Tuma DJ, Newman MR, Donohue TM Jr, Sorrell MF (1987) Covalent binding of acetaldehyde to proteins: participation of lysine residues. Alcohol Clin Exp Res 11:579–584PubMedCrossRefGoogle Scholar
  37. 37.
    Bao F, Yu L, Babu S, Wang T, Hoffenberg EJ, Rewers M, Eisenbarth GS (1999) One third of HLA DQ2 homozygous patients with type 1 diabetes express celiac disease-associated transglutaminase autoantibodies. J Autoimmun 13:143–148PubMedCrossRefGoogle Scholar
  38. 38.
    Crews FT, Bechara R, Brown LA, Guidot DM, Mandrekar P, Oak S, Qin L, Szabo G, Wheeler M, Zou J (2006) Cytokines and alcohol. Alcohol Clin Exp Res 30:720–730PubMedCrossRefGoogle Scholar
  39. 39.
    Hill DB, Marsano LS, McClain CJ (1993) Increased plasma interleukin-8 concentrations in alcoholic hepatitis. Hepatology 18:576–580PubMedCrossRefGoogle Scholar
  40. 40.
    Khoruts A, Stahnke L, McClain CJ, Logan G, Allen JI (1991) Circulating tumor necrosis factor, interleukin-1 and interleukin-6 concentrations in chronic alcoholic patients. Hepatology 13:267–276PubMedGoogle Scholar
  41. 41.
    McClain CJ, Cohen DA (1989) Increased tumor necrosis factor production by monocytes in alcoholic hepatitis. Hepatology 9:349–351PubMedCrossRefGoogle Scholar
  42. 42.
    Neuman MG, Brenner DA, Rehermann B, Taieb J, Chollet-Martin S, Cohard M, Garaud JJ, Poynard T, Katz GG, Cameron RG, Shear NH, Gao B, Takamatsu M, Yamauchi M, Ohata M, Saito S, Maeyama S, Uchikoshi T, Toda G, Kumagi T, Akbar SM, Abe M, Michitaka K, Horiike N, Onji M (2001) Mechanisms of alcoholic liver disease: cytokines. Alcohol Clin Exp Res 25:251S–253SPubMedGoogle Scholar
  43. 43.
    Bird GL, Sheron N, Goka AK, Alexander GJ, Williams RS (1990) Increased plasma tumor necrosis factor in severe alcoholic hepatitis. Ann Intern Med 112:917–920PubMedGoogle Scholar
  44. 44.
    Felver ME, Mezey E, McGuire M, Mitchell MC, Herlong HF, Veech GA, Veech RL (1990) Plasma tumor necrosis factor alpha predicts decreased long-term survival in severe alcoholic hepatitis. Alcohol Clin Exp Res 14:255–259PubMedCrossRefGoogle Scholar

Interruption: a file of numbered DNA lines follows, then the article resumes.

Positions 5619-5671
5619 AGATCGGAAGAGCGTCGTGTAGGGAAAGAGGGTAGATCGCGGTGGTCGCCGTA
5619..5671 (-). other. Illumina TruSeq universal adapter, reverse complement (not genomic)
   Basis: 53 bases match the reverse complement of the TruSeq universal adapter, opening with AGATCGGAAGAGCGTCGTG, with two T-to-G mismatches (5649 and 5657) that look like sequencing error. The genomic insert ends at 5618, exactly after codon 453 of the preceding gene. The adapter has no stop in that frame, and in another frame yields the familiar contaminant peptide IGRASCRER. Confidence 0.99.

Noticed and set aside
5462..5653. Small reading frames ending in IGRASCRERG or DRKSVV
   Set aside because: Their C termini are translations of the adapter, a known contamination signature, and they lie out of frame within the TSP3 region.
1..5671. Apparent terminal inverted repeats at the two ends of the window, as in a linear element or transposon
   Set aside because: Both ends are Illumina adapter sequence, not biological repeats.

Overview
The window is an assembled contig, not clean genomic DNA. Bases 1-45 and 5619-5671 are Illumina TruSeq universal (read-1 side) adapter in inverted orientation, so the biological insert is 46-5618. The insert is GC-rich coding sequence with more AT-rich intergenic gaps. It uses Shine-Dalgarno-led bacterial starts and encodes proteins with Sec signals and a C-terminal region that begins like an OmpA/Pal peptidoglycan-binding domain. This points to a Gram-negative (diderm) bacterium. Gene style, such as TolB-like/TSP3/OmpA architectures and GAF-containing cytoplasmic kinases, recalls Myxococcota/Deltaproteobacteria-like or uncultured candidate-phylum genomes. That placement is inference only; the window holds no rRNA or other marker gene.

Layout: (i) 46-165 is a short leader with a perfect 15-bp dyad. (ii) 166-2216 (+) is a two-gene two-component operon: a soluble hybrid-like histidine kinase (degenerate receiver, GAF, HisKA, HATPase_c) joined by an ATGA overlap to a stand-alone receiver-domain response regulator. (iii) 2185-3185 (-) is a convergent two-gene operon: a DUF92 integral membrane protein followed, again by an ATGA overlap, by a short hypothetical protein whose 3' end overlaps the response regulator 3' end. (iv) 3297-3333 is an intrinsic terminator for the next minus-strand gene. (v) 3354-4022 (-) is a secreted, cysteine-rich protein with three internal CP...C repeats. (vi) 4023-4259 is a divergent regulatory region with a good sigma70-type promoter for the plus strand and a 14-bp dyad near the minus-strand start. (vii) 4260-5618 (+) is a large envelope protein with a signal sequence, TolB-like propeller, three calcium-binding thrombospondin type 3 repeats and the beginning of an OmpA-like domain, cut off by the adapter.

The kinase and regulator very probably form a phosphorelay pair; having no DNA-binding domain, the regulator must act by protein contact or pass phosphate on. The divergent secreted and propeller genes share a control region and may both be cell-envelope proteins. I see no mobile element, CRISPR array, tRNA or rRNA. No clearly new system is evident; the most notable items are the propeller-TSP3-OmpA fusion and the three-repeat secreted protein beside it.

45. 45.
    Huang YS, Chan CY, Wu JC, Pai CH, Chao Y, Lee SD (1996) Serum levels of interleukin-8 in alcoholic liver disease: relationship with disease stage, biochemical parameters and survival. J Hepatol 24:377–384PubMedCrossRefGoogle Scholar
  46. 46.
    McClain C, Barve S, Joshi-Barve S, Song Z, Deaciuc I, Chen T, Hill D (2005) Dysregulated cytokine metabolism, altered hepatic methionine metabolism and proteasome dysfunction in alcoholic liver disease. Alcohol Clin Exp Res 29:180S–188SPubMedCrossRefGoogle Scholar
  47. 47.
    Swiatkowska-Stodulska R, Bakowska A, Drobinska-Jurowiecka A (2006) Interleukin-8 in the blood serum of patients with alcoholic liver disease. Med Sci Monit 12:CR215–CR220PubMedGoogle Scholar
  48. 48.
    Colantoni A, Idilman R, De Maria N, La Paglia N, Belmonte J, Wezeman F, Emanuele N, Van Thiel DH, Kovacs EJ, Emanuele MA (2003) Hepatic apoptosis and proliferation in male and female rats fed alcohol: role of cytokines. Alcohol Clin Exp Res 27:1184–1189PubMedCrossRefGoogle Scholar
  49. 49.
    Iimuro Y, Gallucci RM, Luster MI, Kono H, Thurman RG (1997) Antibodies to tumor necrosis factor alfa attenuate hepatic necrosis and inflammation caused by chronic exposure to ethanol in the rat. Hepatology 26:1530–1537PubMedCrossRefGoogle Scholar
  50. 50.
    Yin M, Wheeler MD, Kono H, Bradford BU, Gallucci RM, Luster MI, Thurman RG (1999) Essential role of tumor necrosis factor alpha in alcohol-induced liver injury in mice. Gastroenterology 117:942–952PubMedCrossRefGoogle Scholar
  51. 51.
    Joshi-Barve S, Barve SS, Butt W, Klein J, McClain CJ (2003) Inhibition of proteasome function leads to NF-kappaB-independent IL-8 expression in human hepatocytes. Hepatology 38:1178–1187PubMedCrossRefGoogle Scholar
  52. 52.
    Stephens P, Grenard P, Aeschlimann P, Langley M, Blain E, Errington R, Kipling D, Thomas D, Aeschlimann D (2004) Crosslinking and G-protein functions of transglutaminase 2 contribute differentially to fibroblast wound healing responses. J Cell Sci 117:3389–3403PubMedCrossRefGoogle Scholar
  53. 53.
    Metzger MH, Heier M, Mäki M, Bravi E, Schneider A, Löwel H, Illig T, Schuppan D, Wichmann HE (2006) Mortality excess in individuals with elevated IgA anti-transglutaminase antibodies: the KORA/MONICA Augsburg cohort study 1989–1998. Eur J Epidemiol 21:359–365PubMedCrossRefGoogle Scholar

Copyright information

© Springer Science+Business Media, LLC 2007

Authors and Affiliations

  • Heidi Koivisto
    • 1
    • 2
  • Johanna Hietala
    • 1
    • 2
  • Petra Anttila
    • 1
    • 2
  • Onni Niemelä
    • 1
    • 2
  1. 1.Medical Research Unit and Department of Laboratory MedicineSeinäjoki Central HospitalSeinajokiFinland
  2. 2.University of TampereTampereFinland

Personalised recommendations